Uncertain in the Worst Way / David Ricchiute


Uncertain in the Worst Way

poems by

David Ricchiute

ISBN: 978-1-59948-830-1,  50 pages, $13 (+ shipping)

Release Date: October 27, 2020

The Advance Sale Discount price expired in September 2020.

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David Ricchiute is the author of a collection, So Everyone Else Will Know: Poems (Aldrich Press), and poetry & fiction in NOON, POEM, Tampa Review, Red Rock Review, and The American Journal of Poetry, among others. Formerly the Deloitte Professor of Accountancy, University of Notre Dame, he is the author of research on decision making in the Journal of Accounting Research, The Accounting Review, Journal of Applied Psychology, and Journal of Experimental Psychology. He is a volunteer at the Beacon Children’s Hospital Ronald McDonald House and at the Northern Indiana Center for Hospice Care.

Uncertain in the Worst Way tackles the theme of polio in the best way. David Ricchiute first introduces us to “A Boy Near a Creek” and “A Girl in Her Room.” Then through the untypical medium of poetry, he documents the disease including Post Polio Syndrome, a condition afflicting polio survivors years after recovery. From FDR and Salk to children in rows of iron lungs, Ricchiute delivers a wide-ranging poetic documentary of an uncertain epidemic.  ~Barry Harris, Editor, Tipton Poetry Journal


Thank you, David Ricchiute, for this beautifully-crafted, heartbreaking account of polio victims in the 1950s, many of whom suffered from a return of the condition (post polio) many years later. We also feel the pain of parents who saw their child go from playful to imprisoned in an iron lung – some of those poems express the horror so well that they are a little difficult to read. Elegant, sophisticated, at times powerfully sparse, this is a gem of a collection that will tug at your gut, evoke admiration (and envy) for the writer’s skill, and teach you history.  ~Robin Stratton, author of Some Have Gone and Some Remain


As we go about our lives as best we can in the current pandemic, David Ricchiute’s Uncertain in the Worst Way reminds us that there have been murderous precursors in this country. In a well-researched cycle of tightly wound emotional poems set to a cadenced iambic meter, Ricchiute captures the uncertainty, the fear and frustration of children and their parents during the polio epidemic in the early 1950s. This is a powerful book. ~Jeff Worley, Kentucky Poet Laureate, 2019-2020

A Boy Near a Creek


Near a creek where his mother said,
don’t dare go,
a young boy spots a garter snake,
jaws surrounding a half-swallowed worm,
compelling the boy to bend at the knees,
starting the descent toward the lumbering snake.

It’s then that he buckles from weakness in his legs,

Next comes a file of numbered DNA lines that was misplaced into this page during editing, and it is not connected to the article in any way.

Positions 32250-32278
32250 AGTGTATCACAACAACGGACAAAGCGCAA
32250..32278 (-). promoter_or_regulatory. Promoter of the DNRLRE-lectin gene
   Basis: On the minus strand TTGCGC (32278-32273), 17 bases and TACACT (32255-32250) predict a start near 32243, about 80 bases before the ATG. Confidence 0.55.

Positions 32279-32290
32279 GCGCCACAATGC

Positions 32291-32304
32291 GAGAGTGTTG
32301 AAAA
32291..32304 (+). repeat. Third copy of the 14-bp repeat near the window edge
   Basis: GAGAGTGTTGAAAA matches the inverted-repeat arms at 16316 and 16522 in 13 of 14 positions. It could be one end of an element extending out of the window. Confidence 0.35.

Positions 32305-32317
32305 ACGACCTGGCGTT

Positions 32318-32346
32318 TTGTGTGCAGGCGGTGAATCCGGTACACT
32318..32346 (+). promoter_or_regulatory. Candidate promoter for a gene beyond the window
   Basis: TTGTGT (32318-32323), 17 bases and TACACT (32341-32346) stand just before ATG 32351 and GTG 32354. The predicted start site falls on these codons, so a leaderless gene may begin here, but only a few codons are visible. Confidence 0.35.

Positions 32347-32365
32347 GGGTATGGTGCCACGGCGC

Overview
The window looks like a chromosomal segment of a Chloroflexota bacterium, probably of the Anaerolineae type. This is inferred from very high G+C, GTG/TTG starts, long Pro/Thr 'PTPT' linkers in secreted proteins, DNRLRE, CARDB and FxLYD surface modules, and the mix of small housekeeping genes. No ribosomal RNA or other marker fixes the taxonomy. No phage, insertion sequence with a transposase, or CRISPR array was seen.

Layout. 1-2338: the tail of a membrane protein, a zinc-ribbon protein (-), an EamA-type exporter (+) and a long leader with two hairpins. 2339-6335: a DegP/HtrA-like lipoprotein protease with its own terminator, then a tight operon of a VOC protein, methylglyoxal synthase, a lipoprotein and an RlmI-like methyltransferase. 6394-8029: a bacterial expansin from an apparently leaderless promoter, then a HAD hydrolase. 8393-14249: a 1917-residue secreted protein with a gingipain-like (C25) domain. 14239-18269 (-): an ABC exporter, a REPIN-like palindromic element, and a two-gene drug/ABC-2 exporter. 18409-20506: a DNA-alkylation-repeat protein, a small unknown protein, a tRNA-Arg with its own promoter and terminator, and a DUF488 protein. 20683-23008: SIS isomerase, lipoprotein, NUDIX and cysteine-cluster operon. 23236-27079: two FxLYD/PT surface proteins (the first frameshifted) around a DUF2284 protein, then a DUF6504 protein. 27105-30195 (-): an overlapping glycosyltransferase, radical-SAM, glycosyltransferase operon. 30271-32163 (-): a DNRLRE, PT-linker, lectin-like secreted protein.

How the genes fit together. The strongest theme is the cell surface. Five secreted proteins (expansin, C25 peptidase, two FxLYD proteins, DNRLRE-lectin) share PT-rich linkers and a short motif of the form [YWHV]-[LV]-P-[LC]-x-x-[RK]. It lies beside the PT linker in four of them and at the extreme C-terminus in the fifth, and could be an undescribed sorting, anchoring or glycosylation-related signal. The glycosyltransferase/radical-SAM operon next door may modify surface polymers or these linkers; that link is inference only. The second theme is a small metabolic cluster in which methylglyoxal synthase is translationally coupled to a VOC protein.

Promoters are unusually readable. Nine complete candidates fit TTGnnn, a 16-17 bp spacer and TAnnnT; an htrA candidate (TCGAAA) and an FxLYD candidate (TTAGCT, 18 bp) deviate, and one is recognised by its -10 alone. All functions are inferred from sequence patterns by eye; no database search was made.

ignored for days as a nuisance that passes
—like a brain freeze, maybe, or a parent’s stare—
something like anything a child overlooks,
until the nuisance firms its grip.

Alone, the stunned boy crawls to the road,
elbows dragging dormant legs,
belt-buckle scraping gravel & grass
that spills-in under his underpants.
Don’t, she’d said, don’t dare go,
to a young man bent on freedom & adventure

reduced for now to a boy again,
blocks away from the mother he defied
—& miles away from a puzzled girl
ignoring symptoms she barely felt.



Leaves Would Have Fallen


In another month, leaves would have fallen,
followed soon by seasonal frost, slowing
—then ending—the frightful assault.

In a driveway, a father says, God, why now?
In a car, a mother says, but for a month.

On successive days, overcast days,
the parents of the boy & the parents of the girl,
otherwise unaware of the other,
calm but uncertain in the worst way,
admit the terrified boy & girl
—their lungs unable to breathe on their own—
to a dedicated ward on a leafy campus

“Chapin” for short, Chapin Clinic,
the city’s one hope for infectious disease,
where a placard in the lobby reads:


& offers etymology from the Greek:

polio      for the grey shade of spinal cord matter
myel      for marrow
itis         for inflammation

If you’d admitted a child of your own to Chapin,
you’d have struggled to summon the courage to read it
—or to open the door of the polio ward
steps from the lobby floor.





On a knick-knack shelf that held their treasures,
the mother of the girl placed a figurine
—bought with pride on the Mohawk Trail,
made in an era, the shop keeper said,
likely at the turn of a century before—

posed as a well-dressed women of means
striking a slightly aggressive pose,
more like a fearless suffragette
than the passive stance befitting clothes
that sparkled in sun-drenched pastel shades

reflecting on an oblong miniature doily
the mother thought mimicked a reflecting pool
but the girl thought looked like the pillow cover
beneath her head in the iron lung

the cover a color like the figurine’s,
the cover wrinkled from the night before,
the cover stained a pale yellow
from sweat that beaded on the child’s skull.


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